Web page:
In April 2005 Navigant delivered a “Base Case Feasibility Evaluation” to Berkeley, Emeryville and Oakland. The study recommended that the three municipalities implement CCA by entering into a Joint Powers Agency (JPA). That structure, said the report, would make it possible to reach a workable economy of scale, as well as providing “an appropriate financing vehicle.” Startup costs were estimated at $400,000, and generation investments at $0-128 million, depending on the supply scenario. Navigant listed the advantages of Community Choice Aggregation—among other things, cheaper electricity, stable rates, greener energy generation, lessened dependency on imported natural gas and hence greater energy security, and heightened municipal and regional economic competitiveness resulting from lower and more stable rates.
But the Navigant study also marked the program’s considerable risks—above all, the possibility that CCA rates would turn out to be higher than comparable prices charged by PG&E, “causing customers to be dissatisfied with the program or attempt to return to PG&E service.” Ironically, “the single greatest obstacle to achieving cost savings through CCA in the next few years” is PG&E’s right to impose so-called “cost responsibility surcharges” on CCA customers, exit fees that are designed “to shield PG&E from any financial losses or cost increases that might result from customers switching to service by the Aggregator.” The cities, acting through the JPA, could impose exit fees on their own departing customers. But as the report observes, “those costs would be paid by the very constituents whose interests [Berkeley] represents.” PG&E customers also “ultimately bear the risks of PG&E’s energy procurement practices, but PG&E is not accountable to its ratepayers to the same degree as is the city.”
In August 2005, peer reviewers concluded that while Navigant’s overall approach was valid, in numerous respects it had underestimated the risks of establishing CCA for Berkeley, Oakland and Emeryville. Navigant is supposed to provide an amended version of its report. The next step would be for the consultants to develop a business plan that, unlike the initial report, which took a generic approach, would address the specifics of an East Bay CCA. According to an item on the Berkeley City Council’s Jan. 17 agenda, a business plan will cost $104,192. The City of Berkeley has already paid Navigant $28,500 for the original and amended versions of the Base Study. The Jan. 17 item states that “the total cost of Navigant’s services [to the three participating cities, the California Energy Commission and the Department of Energy] is $580,031.”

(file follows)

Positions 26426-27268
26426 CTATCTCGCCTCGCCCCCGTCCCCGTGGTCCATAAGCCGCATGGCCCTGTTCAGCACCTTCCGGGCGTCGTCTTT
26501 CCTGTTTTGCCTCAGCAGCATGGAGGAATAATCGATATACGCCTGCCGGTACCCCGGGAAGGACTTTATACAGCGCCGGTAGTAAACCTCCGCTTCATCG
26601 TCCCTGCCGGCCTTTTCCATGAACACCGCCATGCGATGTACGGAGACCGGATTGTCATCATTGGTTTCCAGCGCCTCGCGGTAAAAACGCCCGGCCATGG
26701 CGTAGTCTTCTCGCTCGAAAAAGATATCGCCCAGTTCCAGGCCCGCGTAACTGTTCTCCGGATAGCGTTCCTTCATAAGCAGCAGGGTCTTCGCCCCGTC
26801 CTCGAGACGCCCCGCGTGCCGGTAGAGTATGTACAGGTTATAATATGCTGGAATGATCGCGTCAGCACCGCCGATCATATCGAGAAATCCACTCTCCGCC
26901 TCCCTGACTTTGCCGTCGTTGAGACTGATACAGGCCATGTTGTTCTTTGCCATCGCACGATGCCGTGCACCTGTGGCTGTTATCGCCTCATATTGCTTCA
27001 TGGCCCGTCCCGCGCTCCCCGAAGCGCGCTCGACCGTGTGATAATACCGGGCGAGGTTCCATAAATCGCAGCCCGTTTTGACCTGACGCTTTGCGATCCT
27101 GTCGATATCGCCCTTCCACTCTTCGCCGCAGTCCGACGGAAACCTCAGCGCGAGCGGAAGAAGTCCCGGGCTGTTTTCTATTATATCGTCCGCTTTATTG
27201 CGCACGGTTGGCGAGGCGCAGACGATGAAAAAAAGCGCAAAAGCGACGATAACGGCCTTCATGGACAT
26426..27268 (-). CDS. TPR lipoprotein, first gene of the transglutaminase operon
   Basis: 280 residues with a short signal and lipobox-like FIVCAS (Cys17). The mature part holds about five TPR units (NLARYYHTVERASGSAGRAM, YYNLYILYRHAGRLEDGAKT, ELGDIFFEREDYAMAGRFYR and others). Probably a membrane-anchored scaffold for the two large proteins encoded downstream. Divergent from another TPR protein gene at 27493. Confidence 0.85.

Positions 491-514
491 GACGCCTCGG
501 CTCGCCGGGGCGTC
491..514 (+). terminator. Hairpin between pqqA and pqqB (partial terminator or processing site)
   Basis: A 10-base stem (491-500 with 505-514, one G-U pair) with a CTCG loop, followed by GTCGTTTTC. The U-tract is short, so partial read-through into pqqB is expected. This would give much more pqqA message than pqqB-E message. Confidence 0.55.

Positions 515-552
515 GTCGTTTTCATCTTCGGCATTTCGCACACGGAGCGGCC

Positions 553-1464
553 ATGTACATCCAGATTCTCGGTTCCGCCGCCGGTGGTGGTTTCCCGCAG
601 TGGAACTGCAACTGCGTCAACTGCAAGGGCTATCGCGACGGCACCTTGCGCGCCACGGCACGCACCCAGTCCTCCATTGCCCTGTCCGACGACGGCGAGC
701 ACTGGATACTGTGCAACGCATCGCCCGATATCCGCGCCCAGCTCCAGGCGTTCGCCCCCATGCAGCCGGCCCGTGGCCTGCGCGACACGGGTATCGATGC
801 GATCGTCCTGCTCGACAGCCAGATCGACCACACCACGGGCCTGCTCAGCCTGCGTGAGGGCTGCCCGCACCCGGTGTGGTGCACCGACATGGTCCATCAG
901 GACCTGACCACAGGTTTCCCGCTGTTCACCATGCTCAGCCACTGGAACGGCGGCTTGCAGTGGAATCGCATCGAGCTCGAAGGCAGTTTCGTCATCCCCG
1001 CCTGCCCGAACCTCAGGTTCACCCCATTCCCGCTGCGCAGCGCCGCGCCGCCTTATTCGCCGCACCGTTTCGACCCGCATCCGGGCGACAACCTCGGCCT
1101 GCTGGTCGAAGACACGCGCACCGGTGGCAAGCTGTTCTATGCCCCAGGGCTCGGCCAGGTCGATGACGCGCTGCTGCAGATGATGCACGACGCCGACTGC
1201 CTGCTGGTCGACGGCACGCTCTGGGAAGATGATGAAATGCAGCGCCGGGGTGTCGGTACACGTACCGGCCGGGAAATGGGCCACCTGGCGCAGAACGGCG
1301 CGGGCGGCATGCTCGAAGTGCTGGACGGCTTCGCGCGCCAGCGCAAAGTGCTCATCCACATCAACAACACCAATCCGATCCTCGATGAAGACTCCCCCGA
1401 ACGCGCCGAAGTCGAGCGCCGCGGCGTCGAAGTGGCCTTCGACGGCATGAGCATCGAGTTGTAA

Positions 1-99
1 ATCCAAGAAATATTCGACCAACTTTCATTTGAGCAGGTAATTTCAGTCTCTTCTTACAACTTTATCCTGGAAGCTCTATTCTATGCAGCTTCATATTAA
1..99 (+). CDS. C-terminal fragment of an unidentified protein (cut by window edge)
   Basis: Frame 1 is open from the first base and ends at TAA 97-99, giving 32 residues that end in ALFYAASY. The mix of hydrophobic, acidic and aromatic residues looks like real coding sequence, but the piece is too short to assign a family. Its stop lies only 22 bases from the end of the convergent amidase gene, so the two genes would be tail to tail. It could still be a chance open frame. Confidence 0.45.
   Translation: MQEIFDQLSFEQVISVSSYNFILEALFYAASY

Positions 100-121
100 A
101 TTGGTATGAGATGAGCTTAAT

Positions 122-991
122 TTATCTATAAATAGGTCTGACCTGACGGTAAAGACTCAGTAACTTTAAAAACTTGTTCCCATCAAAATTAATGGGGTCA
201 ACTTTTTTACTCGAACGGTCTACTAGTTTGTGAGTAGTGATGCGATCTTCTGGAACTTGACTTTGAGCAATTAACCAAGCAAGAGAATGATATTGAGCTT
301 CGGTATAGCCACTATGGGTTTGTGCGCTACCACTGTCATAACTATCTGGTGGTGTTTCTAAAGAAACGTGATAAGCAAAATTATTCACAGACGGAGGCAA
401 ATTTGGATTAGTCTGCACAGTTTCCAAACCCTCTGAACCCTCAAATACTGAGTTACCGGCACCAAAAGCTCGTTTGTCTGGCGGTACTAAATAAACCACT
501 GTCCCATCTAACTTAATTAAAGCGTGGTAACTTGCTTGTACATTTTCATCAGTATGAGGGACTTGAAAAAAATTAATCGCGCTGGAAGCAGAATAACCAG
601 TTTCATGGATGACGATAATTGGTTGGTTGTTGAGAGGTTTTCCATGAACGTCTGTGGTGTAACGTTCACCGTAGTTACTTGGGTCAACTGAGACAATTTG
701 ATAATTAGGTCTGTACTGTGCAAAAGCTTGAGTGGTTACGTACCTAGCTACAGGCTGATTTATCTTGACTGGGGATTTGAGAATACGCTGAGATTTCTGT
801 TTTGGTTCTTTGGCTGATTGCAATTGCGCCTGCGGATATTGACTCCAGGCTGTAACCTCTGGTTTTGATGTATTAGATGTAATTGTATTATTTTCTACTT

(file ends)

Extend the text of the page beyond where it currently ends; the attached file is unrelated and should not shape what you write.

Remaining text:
Noting that a contractor is already working on Phase 2 for Oakland and Berkeley, De Snoo hopes that the council will authorize the business plan at its March 7 meeting. He’s concerned that if the city lags behind, it may not be treated as an equal partner. But a March 7 approval seems unlikely, given that last Tuesday the council approved a request, submitted by Councilmembers Capitelli and Olds, for the city manager to schedule a council work session on CCA on that date. The council usually defers to a later date action on an item that is the subject of a work session. The councilmembers’ memo asked that the work session include a discussion of the Navigant report, its peer review, and “a panel of energy experts—outside of city staff, commission members and hired consultants—to offer a variety of perspectives in response to the report.”